It seems that new music from the Gorillaz could arrive any day now. The band has been posting with intermittent bursts of social media activity, which started about a month ago when the band shared a timeline of their entire career. Then, the group started detailing the stories of its cartoon members in “The Book Of” updates, filling in the gaps of each character over the last few years.We first heard from “The Book Of Noodle” and “The Book Of Russel,” with each ten-page post detailing the characters and their stories. Today we get “The Book Of Murdoc,” chronicling the so-called King of the Gorillaz during the down years between Phase Three and Phase Four of the Gorillaz.Check out the new story below.
With Halloween coming up, it’s a great time to ask yourself, “What am I most afraid of when it comes to my credit union and the industry as a whole?” Your short list of answers can be a guide to what your top priorities really are.Because CUES staffers talk every day with our members and others in credit union land, CUES has deep insights into the things that keep CU leaders up at night—things like payments, risk management, and keeping and developing top talent.And as a talent development organization, CUES responds to these fears by offering learning experiences to help credit union leaders effectively address their top concerns. For example we are currently working with CUES Supplier member CO-OP Financial Services, Rancho Cucamonga, Calif., to offer the new Payments University next April. We have partnered with the highly knowledgeable CUES Supplier member Cornerstone Advisors, Scottsdale, Ariz., to bring credit unions enterprise risk management services. And our CUES Executive Compensation Survey and CUES Employee Salary Survey help subscribers know if they’re paying enough to keep and motivate the best people.While addressing specific fears with learning is important, CUES also excels at helping credit union leaders manage complexity. This means we offer programs that teach strategic tools to help leaders like you systematically sort through the sometimes overwhelming volume of news about payments, ERM, human resources and everything else. We know our attendees who attend and learn how to use these tools are well equipped to position their credit unions for success in the marketplace.Key CUES programs, including CUES’ flagship CEO Institute, the already-mentioned Payments University, Mergers & Acquisitions Institute (now in its second year) and Strategic Innovation Institute, teach top-level and time-tested tools for analysis, critical thinking and decision-making. The tools attendees of these programs take home can help them feel less afraid because they know they’ll be making solid decisions about how to handle the challenges they face.So, as the kids in your life dress up and go out to be scared this Halloween, be sure to ask yourself the question that led off this article: “What am I most afraid of when it comes to my credit union and the industry as a whole?” Take your short list of answers and seek reliable tools to help you best manage them. 36SHARESShareShareSharePrintMailGooglePinterestDiggRedditStumbleuponDeliciousBufferTumblr,John Pembroke Since joining CUES in March 2013, John Pembroke has played a leadership role in developing and launching a new direction in CUES’ strategy, branding and culture. Under his guidance, CUES … Web: www.cues.org Details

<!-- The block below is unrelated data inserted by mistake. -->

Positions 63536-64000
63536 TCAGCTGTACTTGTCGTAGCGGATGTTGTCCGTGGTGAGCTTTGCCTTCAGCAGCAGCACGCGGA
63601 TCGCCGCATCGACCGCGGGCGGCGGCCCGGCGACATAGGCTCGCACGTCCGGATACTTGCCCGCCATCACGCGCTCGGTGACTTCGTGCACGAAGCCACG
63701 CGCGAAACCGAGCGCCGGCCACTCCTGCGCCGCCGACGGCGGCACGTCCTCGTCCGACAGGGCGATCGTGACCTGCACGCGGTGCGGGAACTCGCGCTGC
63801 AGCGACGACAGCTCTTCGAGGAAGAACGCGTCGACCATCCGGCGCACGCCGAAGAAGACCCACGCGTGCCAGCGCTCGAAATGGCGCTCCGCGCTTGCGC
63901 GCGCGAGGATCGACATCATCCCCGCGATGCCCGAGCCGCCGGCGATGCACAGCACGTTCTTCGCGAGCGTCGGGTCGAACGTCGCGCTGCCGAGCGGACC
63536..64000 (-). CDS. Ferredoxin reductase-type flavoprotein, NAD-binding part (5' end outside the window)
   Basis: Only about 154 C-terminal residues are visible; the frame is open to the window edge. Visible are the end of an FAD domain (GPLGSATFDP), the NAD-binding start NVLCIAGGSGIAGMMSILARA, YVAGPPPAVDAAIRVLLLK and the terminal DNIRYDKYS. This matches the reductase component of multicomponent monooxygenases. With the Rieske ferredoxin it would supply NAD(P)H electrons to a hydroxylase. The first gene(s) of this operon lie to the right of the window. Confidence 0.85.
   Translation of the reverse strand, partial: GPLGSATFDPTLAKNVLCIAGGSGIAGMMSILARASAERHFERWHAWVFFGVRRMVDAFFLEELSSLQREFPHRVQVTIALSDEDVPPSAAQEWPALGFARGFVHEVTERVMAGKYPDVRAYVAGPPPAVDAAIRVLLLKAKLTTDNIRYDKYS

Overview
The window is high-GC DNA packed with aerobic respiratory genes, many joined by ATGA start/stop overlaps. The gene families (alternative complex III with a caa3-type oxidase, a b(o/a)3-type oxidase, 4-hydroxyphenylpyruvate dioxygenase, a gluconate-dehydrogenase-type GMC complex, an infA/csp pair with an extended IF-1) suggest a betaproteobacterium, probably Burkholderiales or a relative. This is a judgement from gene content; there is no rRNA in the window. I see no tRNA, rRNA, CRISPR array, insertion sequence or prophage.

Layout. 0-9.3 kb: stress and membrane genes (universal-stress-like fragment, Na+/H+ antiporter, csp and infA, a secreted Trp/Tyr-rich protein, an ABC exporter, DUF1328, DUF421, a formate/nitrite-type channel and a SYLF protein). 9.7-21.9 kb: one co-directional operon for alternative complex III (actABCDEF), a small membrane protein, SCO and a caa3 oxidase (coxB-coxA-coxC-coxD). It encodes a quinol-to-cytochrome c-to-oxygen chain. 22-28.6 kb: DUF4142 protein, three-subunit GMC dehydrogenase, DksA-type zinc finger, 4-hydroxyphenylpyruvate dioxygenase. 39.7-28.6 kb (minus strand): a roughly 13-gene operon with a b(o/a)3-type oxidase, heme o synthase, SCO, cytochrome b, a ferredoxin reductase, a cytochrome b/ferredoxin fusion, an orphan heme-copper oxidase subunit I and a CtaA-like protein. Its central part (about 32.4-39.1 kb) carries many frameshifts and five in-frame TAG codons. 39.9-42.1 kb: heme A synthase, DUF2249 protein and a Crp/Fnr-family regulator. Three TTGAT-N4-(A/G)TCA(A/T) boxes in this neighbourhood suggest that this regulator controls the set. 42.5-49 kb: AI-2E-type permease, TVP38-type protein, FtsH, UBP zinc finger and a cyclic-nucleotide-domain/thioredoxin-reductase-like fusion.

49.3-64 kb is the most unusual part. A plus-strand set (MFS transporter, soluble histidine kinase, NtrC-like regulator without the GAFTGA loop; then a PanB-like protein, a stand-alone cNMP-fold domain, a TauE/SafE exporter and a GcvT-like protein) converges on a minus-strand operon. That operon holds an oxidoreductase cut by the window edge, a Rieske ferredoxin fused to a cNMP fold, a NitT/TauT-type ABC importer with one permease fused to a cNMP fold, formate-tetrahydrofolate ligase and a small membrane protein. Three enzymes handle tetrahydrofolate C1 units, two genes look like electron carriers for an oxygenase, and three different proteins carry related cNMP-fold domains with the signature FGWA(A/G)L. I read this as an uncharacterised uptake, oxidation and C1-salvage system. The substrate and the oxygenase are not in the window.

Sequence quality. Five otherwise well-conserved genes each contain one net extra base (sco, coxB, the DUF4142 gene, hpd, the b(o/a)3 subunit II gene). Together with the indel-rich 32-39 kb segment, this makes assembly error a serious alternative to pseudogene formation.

Conte sounded unimpressed in his letter.”Dear Ursula,” he wrote. “I hear ideas [from you] not worthy of Europe.”He told her it was time for the EU “to show more ambition, more unity and more courage”.At issue is billions of euros that Italy wants from the European Union to help fight the novel coronavirus pandemic that has killed nearly 14,000 people in Italy and shattered the country’s economy. Italian Prime Minister Giuseppe Conte on Friday extended his feud about coronavirus money with EU Commission chief Ursula von der Leyen in the pages of a Roman newspaper.Conte wrote a letter to Italy’s La Repubblica in response to an apology that von der Leyen had published in the same paper on Thursday.”I am sorry,” von der Leyen had told Italians. “The EU is with you now.” Topics : Conte wants the EU to start issuing lots of joint debt — dubbed “coronabonds” — that could let countries such as Italy address the crisis more cheaply.Von der Leyen has sided with Germany and some other northern European countries’ suspicion of pooled risk because it could raise their own borrowing costs at the expense of more indebted countries.Von der Leyen is backing an EU-wide guarantee that could raise 100 billion euros ($108 billion) to aid strained national unemployment schemes.She told Italians said these EU-backed loans were “demonstrating European solidarity”.Conte said he “welcomed” the EU’s unemployment initiative.But the Italian leader also made it clear that he still wanted the coronabonds.”When fighting a war, you must do everything possible to win and equip yourself with all the tools needed for the (subsequent) reconstruction,” he wrote.Conte said this required “innovative tools such as the European Recovery Bonds.”He said these bonds are “useful to finance the extraordinary efforts that Europe will have to put in place” and “are in no way aimed at sharing the debt that each of our countries has inherited from the past”.EU leaders failed to find a common response last week and gave finance ministers until next Thursday to draft a new strategy.Italy’s world-leading toll from the new disease reached 13,915 on Thursday.Its three-week lockdown to stop the spread has been extended through at least mid-April and its economy is expected to suffer its biggest peacetime shock since World War II.